The nonlinear dispersive gain FDTD method has been used to a PhC laser [12, 13] and a semiconductor optical amplifier of PhC waveguides [14]. The relationship between the electric displacement and the electric field can describe the different real material. Instead of having the relationship where is a scalar constant, one can describe different behaviors of material regarding as a function. The permittivity can also be written as a nonlinear function of the applied electric field to account for nonlinear media. The material parameters can also be functions of time. It should be noted that the permittivity can also be a function of position to describe spatial inhomogeneities. When the permittivity of a material is a function of frequency, the material is dispersive.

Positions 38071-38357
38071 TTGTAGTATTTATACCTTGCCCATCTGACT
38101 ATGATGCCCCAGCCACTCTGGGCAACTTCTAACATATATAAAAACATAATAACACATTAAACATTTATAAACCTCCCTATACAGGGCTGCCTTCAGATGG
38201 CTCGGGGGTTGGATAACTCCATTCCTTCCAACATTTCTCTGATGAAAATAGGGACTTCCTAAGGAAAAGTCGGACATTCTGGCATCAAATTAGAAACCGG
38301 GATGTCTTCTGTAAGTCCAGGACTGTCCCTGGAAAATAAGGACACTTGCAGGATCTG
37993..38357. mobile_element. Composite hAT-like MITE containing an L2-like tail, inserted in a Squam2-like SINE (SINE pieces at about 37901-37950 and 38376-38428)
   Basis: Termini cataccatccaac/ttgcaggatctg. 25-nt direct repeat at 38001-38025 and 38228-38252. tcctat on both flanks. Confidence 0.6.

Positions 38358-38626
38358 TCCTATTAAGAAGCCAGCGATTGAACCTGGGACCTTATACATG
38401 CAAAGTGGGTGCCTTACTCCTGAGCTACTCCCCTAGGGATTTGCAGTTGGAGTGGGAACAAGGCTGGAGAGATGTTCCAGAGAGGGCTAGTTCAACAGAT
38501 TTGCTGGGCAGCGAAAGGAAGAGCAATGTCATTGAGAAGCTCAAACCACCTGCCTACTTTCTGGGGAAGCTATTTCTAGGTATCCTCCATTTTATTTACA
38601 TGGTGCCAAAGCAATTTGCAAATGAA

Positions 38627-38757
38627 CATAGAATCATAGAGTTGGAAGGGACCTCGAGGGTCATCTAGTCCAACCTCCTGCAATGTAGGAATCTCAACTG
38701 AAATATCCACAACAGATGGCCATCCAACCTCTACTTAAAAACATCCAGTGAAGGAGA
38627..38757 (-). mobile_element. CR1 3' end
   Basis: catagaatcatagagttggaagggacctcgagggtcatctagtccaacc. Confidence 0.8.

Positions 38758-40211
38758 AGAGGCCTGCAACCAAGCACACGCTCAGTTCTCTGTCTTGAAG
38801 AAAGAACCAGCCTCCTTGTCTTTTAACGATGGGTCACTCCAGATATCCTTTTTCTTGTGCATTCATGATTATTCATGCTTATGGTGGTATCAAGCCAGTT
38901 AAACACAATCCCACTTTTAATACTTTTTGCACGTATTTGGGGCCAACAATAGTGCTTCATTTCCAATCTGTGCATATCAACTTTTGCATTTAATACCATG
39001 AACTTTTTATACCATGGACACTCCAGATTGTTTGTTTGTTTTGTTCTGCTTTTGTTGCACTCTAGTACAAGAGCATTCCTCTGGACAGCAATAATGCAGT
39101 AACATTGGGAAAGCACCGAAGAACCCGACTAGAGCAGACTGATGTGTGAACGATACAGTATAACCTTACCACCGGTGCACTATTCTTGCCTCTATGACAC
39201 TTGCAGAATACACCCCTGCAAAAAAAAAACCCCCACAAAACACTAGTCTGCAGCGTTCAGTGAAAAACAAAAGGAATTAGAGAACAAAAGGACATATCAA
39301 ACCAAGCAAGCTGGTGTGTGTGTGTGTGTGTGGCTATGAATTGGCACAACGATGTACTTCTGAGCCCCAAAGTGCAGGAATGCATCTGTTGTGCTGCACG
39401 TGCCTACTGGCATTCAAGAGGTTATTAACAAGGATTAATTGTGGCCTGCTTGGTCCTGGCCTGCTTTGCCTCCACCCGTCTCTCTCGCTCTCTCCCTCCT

The nonlinear dispersive gain medium is approximated by the complex electric relative permittivity based on the classical model of the Lorentzian dipole oscillators and expressed by . The optical property is difficult to be analytically described in the visible/near-UV region due to the interband transitions. In order to achieve a reasonable representation of the dielectric function, Etchegoin et al. [16] took inspiration from the parametric critical points model developed for semiconductors [17]. In this approach, the frequency dependence of the optical properties of nonlinear dispersive gain medium in the visible/near-UV region may be well described by an analytical formula with two main contributions that can be expressed as follows. Thus, we can write [1214] the following: where the resonance frequency and the damping constant are  THz and  THz, respectively, is 11.9, the is real part of refractive index, is light velocity in vacuum, the material gain depends on the carrier density and position , the has the form ,  cm−3 is transparent carrier density, the  cm−1 is the linear gain constant, the and are the elementary charge and the Planck constant, the  cm2 s−1 is the ambipolar carrier diffusion coefficient in (3), is the pump-current density, and is the carrier life-time. The loss of the carrier density due to nonradiative recombination is shown in (4) with  s−1,  cm3s−1, and  cm6s−1 being the coefficients due to surface recombination, spontaneous radiative recombination, and Auger recombination, respectively.